Saturday, April 5, 2014

Thumbs Up for Python Requests Package

On Reddit Python board, user Lukasa (correctly) pointed out that my A10 Script in posts A10 aXAPI Part 1 and A10 aXAPI Part 2 would be much shorter with Python Requests package instead of using standard library. As much as I'd like to stick with just the standard libraries, after all, 'batteries included' is one of the beautiful things with Python; after playing around with it a little bit, I totally wish I had used it earlier. "HTTP for Humans", sure, sign me up!

The main reason for me to try this out was to code against the new A10 ACOS3.0 API. I am more than happy to share the code, but ACOS3.0 is currently in EA, so I will share the examples once it is in GA and the Python SDK released.

In the mean time, the Requests Quick Start guide is one of the best I have seen. That was all I needed to get going. Below are repeating some of the quick start examples, it is worth pointing out that I did have the use the 'verify=False' option to bypass the SSL cert error. Honestly, a lot of them are pretty self-explanatory.. 'http for humans'. Ha!

>>> import requests
>>> r = requests.get('', verify=False)
>>> r.text
u'[{"created_at":"2014-04-01T18:31:39-07:00","payload":{"ref":"Create-Properties-Dir","ref_type":"branch","master_branch":"master","description":"The Omniwallet is a new type of web wallet that combines security, usability and multi-currency support.","pusher_type":"user"},"public":true,"type":"CreateEvent",”url"
>>> r.encoding
>>> r ="")
>>> r = requests.put("")
>>> r = requests.delete("")
>>> r = requests.head("")
>>> r = requests.options("")
** Request with Key:Value in Payload **

>>> payload = {'key1': 'value1', 'key2': 'value2'}
>>> r = requests.get("", params=payload)
>>> r.text
u'{\n  "args": {\n    "key1": "value1",\n    "key2": "value2"\n  },\n  "headers": {\n    "Accept": "*/*",\n    "X-Request-Id": "ec23d3c0-86fa-43cd-8d4f-6c5f71041b70",\n    "User-Agent": "python-requests/2.2.1 CPython/2.7.3 Darwin/13.1.0",\n    "Accept-Encoding": "gzip, deflate, compress",\n    "Host": "",\n    "Connection": "close"\n  },\n  "url": "",\n  "origin": ""\n}'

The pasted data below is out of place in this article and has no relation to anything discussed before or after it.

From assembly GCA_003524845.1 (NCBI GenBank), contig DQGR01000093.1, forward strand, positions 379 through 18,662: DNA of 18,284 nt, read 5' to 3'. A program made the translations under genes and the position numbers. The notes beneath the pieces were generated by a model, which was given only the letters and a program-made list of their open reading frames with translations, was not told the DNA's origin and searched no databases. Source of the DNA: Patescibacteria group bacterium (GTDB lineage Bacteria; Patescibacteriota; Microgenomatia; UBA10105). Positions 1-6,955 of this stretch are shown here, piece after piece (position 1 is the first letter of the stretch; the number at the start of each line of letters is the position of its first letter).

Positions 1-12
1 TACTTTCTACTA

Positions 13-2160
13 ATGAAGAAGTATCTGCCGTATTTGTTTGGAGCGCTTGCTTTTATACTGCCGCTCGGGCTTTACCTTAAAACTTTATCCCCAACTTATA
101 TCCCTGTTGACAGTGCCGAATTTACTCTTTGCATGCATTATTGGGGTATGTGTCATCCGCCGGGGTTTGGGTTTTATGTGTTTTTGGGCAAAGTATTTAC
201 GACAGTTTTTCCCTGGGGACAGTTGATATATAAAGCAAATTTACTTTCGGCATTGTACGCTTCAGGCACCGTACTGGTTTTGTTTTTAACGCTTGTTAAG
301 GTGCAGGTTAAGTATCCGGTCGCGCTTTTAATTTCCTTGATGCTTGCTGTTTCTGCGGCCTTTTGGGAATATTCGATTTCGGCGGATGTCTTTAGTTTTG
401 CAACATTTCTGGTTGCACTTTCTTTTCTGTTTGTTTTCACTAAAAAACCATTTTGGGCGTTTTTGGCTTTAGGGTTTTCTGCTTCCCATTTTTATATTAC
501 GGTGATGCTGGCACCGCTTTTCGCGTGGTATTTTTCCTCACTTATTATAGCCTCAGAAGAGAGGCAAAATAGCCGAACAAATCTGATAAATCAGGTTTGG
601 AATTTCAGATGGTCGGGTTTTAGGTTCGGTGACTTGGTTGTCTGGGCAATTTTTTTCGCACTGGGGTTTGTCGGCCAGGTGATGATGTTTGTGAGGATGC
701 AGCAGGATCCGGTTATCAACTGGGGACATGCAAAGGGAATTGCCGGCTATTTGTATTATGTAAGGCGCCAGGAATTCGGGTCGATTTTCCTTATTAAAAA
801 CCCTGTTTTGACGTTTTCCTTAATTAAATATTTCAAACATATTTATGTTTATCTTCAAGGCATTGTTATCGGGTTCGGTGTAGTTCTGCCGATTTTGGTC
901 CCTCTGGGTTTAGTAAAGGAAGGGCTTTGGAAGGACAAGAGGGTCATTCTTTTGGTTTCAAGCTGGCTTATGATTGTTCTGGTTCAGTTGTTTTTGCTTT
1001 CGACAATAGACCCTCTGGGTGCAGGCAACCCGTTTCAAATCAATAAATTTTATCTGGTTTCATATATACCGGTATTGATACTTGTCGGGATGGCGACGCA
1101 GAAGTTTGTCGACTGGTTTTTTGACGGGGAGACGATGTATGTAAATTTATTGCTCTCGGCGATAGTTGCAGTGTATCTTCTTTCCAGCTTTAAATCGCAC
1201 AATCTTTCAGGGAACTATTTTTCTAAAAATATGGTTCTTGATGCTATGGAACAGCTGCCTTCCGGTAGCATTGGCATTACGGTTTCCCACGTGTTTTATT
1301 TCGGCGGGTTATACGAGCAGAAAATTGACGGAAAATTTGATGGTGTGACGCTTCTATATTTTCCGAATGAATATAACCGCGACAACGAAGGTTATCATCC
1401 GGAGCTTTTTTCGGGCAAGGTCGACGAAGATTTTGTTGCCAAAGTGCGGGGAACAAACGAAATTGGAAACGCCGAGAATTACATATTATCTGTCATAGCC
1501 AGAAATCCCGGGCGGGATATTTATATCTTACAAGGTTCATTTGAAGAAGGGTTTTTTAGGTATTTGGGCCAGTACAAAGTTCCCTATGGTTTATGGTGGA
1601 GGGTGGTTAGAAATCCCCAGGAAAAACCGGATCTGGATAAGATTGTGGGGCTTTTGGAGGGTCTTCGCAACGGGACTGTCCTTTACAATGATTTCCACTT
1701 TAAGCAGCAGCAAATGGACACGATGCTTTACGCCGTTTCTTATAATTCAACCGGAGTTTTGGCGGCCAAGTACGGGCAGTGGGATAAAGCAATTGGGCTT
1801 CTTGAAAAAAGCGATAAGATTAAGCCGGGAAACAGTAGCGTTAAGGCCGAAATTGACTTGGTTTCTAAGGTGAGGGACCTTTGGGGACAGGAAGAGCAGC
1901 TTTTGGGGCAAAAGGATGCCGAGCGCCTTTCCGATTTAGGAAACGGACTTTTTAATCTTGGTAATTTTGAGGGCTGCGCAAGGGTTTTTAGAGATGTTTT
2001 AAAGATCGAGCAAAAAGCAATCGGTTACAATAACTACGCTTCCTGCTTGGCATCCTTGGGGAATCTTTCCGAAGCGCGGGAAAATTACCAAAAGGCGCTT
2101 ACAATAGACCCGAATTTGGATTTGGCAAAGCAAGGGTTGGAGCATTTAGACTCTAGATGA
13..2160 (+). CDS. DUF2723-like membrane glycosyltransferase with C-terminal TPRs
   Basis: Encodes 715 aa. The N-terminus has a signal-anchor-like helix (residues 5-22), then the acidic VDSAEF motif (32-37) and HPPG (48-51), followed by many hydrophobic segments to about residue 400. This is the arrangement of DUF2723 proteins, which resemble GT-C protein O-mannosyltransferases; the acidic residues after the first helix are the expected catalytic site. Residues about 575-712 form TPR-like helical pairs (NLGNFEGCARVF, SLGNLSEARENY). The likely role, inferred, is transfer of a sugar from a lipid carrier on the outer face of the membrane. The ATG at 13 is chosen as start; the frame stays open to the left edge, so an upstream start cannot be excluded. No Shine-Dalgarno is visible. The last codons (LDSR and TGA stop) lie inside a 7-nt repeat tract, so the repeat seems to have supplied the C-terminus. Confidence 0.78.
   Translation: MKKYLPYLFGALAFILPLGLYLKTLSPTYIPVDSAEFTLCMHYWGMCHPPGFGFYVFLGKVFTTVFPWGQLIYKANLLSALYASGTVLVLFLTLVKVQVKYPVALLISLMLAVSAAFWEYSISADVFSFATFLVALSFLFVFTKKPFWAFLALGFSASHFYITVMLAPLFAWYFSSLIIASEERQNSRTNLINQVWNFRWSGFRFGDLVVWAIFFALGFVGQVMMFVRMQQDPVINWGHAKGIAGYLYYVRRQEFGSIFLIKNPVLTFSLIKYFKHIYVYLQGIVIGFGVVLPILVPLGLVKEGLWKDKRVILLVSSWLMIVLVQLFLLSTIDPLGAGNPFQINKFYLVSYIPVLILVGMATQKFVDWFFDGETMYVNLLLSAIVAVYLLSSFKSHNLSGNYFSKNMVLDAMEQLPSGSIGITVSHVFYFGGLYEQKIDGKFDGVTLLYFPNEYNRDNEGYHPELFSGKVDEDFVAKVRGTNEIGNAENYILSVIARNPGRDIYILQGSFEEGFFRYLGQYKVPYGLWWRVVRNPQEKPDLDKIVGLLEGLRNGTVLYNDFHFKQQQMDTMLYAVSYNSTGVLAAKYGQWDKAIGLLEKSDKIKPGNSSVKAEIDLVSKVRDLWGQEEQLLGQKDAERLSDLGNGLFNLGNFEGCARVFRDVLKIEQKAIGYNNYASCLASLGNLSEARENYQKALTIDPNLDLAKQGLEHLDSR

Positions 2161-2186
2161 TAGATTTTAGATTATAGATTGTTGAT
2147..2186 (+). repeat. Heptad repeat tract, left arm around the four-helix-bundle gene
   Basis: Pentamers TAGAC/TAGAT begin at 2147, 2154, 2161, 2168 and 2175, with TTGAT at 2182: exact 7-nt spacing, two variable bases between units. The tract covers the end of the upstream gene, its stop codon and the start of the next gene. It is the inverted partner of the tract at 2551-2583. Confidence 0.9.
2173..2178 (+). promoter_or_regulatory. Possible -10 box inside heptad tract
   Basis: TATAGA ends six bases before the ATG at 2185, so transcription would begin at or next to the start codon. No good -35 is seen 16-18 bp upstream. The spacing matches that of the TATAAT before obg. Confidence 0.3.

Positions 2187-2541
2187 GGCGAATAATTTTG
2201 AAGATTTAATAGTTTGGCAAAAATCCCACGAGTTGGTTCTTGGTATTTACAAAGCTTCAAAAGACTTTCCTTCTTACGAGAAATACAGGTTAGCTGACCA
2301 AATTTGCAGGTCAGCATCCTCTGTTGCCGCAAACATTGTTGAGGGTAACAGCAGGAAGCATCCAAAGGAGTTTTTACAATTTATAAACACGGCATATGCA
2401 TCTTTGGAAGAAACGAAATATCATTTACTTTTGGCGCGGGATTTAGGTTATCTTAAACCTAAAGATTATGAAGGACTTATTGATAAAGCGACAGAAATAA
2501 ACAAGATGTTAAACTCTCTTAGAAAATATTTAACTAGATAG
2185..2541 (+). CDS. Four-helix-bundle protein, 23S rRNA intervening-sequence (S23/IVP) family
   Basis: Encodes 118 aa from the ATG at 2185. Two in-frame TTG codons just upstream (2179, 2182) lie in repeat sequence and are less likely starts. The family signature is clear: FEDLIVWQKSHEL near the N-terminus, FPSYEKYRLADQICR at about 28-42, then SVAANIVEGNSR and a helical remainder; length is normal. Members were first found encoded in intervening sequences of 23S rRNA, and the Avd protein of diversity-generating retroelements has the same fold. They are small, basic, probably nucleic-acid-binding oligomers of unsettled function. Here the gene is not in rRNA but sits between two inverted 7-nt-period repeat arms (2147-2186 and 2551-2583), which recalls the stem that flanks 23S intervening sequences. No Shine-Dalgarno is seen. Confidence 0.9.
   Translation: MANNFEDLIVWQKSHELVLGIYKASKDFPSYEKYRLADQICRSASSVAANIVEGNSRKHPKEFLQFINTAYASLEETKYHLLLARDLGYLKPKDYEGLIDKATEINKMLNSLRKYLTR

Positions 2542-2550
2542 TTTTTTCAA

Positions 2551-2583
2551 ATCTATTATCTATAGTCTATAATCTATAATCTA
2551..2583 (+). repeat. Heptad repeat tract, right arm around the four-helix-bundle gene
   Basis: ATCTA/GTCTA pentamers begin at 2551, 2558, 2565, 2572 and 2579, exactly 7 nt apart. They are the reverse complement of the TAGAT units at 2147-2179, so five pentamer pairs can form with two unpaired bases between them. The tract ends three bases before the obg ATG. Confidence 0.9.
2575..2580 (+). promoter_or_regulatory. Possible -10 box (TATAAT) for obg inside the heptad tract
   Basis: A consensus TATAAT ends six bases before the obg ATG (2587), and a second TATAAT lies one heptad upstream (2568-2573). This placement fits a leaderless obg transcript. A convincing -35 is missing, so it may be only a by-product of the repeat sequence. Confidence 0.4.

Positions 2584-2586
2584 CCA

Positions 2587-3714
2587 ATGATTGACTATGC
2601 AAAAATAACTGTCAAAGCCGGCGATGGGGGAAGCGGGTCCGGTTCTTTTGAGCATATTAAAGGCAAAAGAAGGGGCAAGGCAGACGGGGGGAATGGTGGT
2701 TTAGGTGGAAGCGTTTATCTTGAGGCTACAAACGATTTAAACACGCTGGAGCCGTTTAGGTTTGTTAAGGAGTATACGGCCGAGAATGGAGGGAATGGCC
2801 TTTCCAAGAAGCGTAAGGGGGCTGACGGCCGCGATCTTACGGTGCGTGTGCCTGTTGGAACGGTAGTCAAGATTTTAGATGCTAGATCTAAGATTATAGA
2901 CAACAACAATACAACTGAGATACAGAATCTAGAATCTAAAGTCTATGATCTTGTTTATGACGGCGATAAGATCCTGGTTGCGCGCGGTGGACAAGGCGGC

>>> import json
>>> r.json()
{u'url': u'', u'headers': {u'X-Request-Id': u'ec23d3c0-86fa-43cd-8d4f-6c5f71041b70', u'Accept-Encoding': u'gzip, deflate, compress', u'Connection': u'close', u'Accept': u'*/*', u'User-Agent': u'python-requests/2.2.1 CPython/2.7.3 Darwin/13.1.0', u'Host': u''}, u'args': {u'key2': u'value2', u'key1': u'value1'}, u'origin': u''}
>>> r.content
'{\n  "args": {\n    "key1": "value1",\n    "key2": "value2"\n  },\n  "headers": {\n    "Accept": "*/*",\n    "X-Request-Id": "ec23d3c0-86fa-43cd-8d4f-6c5f71041b70",\n    "User-Agent": "python-requests/2.2.1 CPython/2.7.3 Darwin/13.1.0",\n    "Accept-Encoding": "gzip, deflate, compress",\n    "Host": "",\n    "Connection": "close"\n  },\n  "url": "",\n  "origin": ""\n}'

*** Construct Image from binary return object **

>>> from PIL import Image
>>> from StringIO import StringIO
>>> i =

*** Raw content ***

>>> r = requests.get('', stream=True, verify=False)
>>> r.raw
<requests.packages.urllib3.response.HTTPResponse object at 0x2f255b0>

Happy Coding! 

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